Through the course of this series I have covered what the core is, what makes up the core, and the function of the core. Today is Part 4 in this series on “The Core” and I am going to do a “Needs Analysis” to see what it is that actually needs to be trained in the core. This series is put together in a specific order. If I were to do a needs analysis before talking about what it is I am analyzing this would be a foreign language to anybody reading it. Also understanding core function plays a big part in doing a needs analysis as I am going to have to take a look at both the stabilization system and the movement system. So let’s get started.
Needs Analysis of the Core
From the previous post it should be clear that the stabilization system is important in all movements to maintain posture and transference of force, but how is that trained. So in order for the core to provide strong posture and transfer force there are isometric contractions and eccentric loading while moving through all planes of motion. For example, if you pick your foot up (such as during the swing phase of gait) the core is loaded eccentrically (challenging the isometric contractions in the core) to prevent the hip from dropping. I mention this because movement and stability goes hand in hand. Now that we know that, the top priority of any core training is proper posture…and that has to be trained. Then once proper postural alignment is learned and strengthened the next step is to challenge the body’s ability to maintain that alignment under the external stress of movement. This is easily done with a protuberance of a limb. This will challenge the ability of the core stability system to overcome a shift in the Center Of Gravity (COG). (Fun Fact: This shifting of the COG is the basis of any progressions in stability training.) This will train the ability to maintain proper alignment while the movement system transfers force through the core.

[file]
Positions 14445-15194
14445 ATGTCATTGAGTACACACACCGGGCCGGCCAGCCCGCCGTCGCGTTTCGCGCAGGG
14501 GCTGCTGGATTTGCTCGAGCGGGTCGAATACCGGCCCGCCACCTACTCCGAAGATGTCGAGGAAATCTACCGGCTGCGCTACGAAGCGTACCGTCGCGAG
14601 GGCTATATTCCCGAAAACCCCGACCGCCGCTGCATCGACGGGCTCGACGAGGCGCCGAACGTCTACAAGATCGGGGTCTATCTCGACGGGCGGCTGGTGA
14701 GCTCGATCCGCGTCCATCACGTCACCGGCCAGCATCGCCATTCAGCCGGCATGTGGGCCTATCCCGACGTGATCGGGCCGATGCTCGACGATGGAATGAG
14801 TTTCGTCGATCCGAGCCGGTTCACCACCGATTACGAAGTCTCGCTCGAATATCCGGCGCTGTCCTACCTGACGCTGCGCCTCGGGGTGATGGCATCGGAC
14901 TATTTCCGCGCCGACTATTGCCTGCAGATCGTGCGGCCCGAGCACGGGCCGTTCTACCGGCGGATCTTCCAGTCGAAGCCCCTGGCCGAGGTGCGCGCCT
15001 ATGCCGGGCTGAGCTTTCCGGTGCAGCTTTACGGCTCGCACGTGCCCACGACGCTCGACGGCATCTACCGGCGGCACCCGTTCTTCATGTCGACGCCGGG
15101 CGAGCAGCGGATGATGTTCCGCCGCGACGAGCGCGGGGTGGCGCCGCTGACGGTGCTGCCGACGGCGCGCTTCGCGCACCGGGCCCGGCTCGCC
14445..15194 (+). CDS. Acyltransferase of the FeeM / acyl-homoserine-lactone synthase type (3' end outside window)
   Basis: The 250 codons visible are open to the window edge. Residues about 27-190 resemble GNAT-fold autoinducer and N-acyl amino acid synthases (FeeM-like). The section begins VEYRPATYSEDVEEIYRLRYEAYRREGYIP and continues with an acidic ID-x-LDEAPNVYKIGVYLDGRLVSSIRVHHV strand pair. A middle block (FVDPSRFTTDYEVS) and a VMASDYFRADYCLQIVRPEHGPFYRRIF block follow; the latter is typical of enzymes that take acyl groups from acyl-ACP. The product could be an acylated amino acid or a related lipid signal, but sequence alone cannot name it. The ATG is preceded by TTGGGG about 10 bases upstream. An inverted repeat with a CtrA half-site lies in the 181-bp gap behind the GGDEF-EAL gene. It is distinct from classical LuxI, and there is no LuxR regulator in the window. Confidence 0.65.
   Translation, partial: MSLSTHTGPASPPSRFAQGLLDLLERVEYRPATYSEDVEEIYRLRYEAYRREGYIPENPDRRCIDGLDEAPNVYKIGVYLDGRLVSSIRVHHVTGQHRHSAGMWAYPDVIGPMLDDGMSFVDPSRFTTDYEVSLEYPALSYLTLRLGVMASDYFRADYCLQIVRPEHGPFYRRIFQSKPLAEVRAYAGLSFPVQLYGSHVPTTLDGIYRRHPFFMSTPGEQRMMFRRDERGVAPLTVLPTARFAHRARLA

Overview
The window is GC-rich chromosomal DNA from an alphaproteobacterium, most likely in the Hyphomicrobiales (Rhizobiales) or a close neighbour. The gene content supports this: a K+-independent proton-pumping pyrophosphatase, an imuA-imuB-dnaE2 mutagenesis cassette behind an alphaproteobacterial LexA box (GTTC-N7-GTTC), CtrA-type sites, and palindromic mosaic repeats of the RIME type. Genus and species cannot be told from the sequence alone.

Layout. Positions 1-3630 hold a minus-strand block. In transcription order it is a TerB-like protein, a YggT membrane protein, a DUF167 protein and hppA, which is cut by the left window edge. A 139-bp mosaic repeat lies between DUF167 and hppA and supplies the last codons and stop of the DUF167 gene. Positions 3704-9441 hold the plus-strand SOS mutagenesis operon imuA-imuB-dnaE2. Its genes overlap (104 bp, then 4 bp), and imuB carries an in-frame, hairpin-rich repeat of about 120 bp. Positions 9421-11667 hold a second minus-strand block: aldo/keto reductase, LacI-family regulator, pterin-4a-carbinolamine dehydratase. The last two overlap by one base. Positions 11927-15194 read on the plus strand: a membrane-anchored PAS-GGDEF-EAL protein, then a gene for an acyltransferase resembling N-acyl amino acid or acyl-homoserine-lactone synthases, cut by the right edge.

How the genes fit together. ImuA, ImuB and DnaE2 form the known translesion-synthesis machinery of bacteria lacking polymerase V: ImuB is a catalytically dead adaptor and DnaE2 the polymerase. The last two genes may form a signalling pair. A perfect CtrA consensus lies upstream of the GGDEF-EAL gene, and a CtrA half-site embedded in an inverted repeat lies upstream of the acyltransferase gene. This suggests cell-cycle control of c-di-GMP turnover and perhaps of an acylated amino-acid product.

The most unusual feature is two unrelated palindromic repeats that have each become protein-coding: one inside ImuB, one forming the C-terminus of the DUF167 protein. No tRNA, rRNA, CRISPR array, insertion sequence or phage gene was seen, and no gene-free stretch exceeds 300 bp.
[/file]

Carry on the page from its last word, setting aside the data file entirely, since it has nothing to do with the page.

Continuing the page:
After a good stability base has been developed then it’s time to train the movement system of the core. Remember from the previous post that the movement system decelerates and accelerates movement through the core such as in throwing a ball. When a pitcher cocks the arm back then steps forward the core is eccentrically loaded and deceleration of the force form the leg and arm happens then after the wind up and step comes the acceleration of the actual throwing movement. The space between the hip on the side that the leg stepped forward with and the shoulder that was cocked back starts to close and initiates then accelerates the movement. This is pretty much how the core works to some extent in everything we do, decelerate then accelerate while the stabilization system maintains posture. Something else that needs to be mentioned here is that the core rarely, if ever, moves in a single plane and in the example of the baseball pitch the body is moving in a combination of the saggital and transverse planes. So when training the movement system, always train not only in all the planes of motion but also in combine the planes, this forms the basis of functional training (training in combined planes of motion simultaneously).
So quickly recap what was just covered, the core needs to withstand movement and the movement system needs to decelerate and accelerate movement in that order. This forms the basis for any type of core training. In the next post in the series I am going to cover how to train the core based on some of the information already presented.
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